I love Halloween. It’s not that I’m a fan of scary stuff (I can only watch The Walking Dead in the full light of day, surrounded by pillows, with my eyes closed for about half the show.) What I love about Halloween is the pretend element!
Look, I spend my days talking to fictional people. Reality is not where I live.
And my artistic husband has carved some excellent jack-o-lanterns over the years without the benefit of tracing or kits. Last year’s:
Last spring, it occurred to me that with all the books I’ve written that revolve around a holiday (Christmas, Mother’s Day, Valentine’s, Thanksgiving…even St. Patrick’s Day!) I’d never written a Halloween story before. Well, I’ve fixed that!
IF SHE DARES, my October Blaze, tells the story of Riley Kendrick, a feisty Atlanta woman who has become uncharacteristically skittish after being robbed at gunpoint. Her sexy new neighbor, forensic artist Jack Reed, has vowed to never again get romantically involved with someone who lives in his building, yet he can’t resist the challenge of helping Riley rediscover her daring side. Below is an excerpt from the book where the two of them go costume shopping.
I’d love to know what you think—and I’d love to know what you’re planning to be for Halloween!
They passed several rows of creepy decorations, then into the adjoining room with costumes–or, more accurately, the scraps of material and fishnet the proprietors had mislabeled as costumes. Lord have mercy. She’d joked about leather thongs at the lingerie store, but she was more likely to find one here.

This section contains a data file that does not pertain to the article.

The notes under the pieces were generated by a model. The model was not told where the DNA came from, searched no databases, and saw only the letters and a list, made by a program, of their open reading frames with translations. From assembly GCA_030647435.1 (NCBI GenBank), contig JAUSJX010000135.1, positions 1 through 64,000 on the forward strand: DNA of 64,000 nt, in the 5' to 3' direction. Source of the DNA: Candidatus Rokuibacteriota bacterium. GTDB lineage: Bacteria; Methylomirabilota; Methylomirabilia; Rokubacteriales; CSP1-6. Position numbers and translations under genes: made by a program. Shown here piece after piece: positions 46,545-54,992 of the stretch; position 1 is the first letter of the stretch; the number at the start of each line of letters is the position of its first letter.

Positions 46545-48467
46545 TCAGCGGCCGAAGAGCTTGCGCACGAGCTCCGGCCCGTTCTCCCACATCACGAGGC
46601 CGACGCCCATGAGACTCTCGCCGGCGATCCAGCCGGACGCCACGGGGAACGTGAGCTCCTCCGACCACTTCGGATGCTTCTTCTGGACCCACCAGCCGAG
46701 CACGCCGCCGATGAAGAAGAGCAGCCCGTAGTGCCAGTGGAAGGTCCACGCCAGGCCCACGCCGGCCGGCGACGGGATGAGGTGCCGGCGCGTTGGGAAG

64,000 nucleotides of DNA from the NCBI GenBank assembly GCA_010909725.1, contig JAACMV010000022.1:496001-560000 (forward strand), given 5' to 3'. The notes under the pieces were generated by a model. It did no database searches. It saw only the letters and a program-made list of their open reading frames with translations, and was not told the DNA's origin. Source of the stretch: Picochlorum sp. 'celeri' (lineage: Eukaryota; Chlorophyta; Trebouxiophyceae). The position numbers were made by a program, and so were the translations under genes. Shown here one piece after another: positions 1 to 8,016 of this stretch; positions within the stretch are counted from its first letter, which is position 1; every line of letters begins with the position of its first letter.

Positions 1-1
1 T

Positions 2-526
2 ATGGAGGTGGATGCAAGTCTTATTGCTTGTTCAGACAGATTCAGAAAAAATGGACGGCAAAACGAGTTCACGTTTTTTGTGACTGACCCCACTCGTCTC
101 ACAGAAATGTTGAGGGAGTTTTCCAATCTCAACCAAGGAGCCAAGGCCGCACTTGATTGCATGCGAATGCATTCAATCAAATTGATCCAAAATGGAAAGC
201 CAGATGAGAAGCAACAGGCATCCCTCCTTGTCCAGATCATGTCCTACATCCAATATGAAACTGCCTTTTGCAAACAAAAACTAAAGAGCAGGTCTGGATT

“Wow.” Jack’s tone was reverent. “I feel like a kid who was just given the keys to the candy store. Any idea where you want to start?”
“Nope.” She went to a column of masks. These weren’t rubber witch faces or the iconic, elongated Ghostface from Scream; they were more like Mardi Gras masks, elegant and mysterious. She couldn’t resist trailing her finger over a sapphire-blue one, edged in black sequins. The thought of feeling like someone else for the night was thrilling.
She stole a glance at Jack’s profile as he browsed a shelf of accessories. Could she convince him that an affair would be like a prolonged masquerade? Not real life, not a real relationship, but something temporary and fun and cathartic.
“Pfft.” He shook his head at a pair of cheap plastic handcuffs, his voice full of disdain. “Like I’d spend money on these when I have friends who’d let me borrow the real thing.”
She couldn’t recall having any handcuff fantasies–in the past, she’d liked men who knew just how to use their hands–but suddenly she was intrigued. She watched Jack, assessing, wondering. What would it be like to have such a big, strong guy at her mercy, to take all the time she wanted to drive him completely crazy with desire? Her fingers curled at her side, as if she were trying to keep herself from reaching for him.
He raised an eyebrow at whatever he saw in her expression. “You look like you’ve switched back into Evil Riley Mode. I don’t know what’s going through your mind, but I think I like it.”
So do I.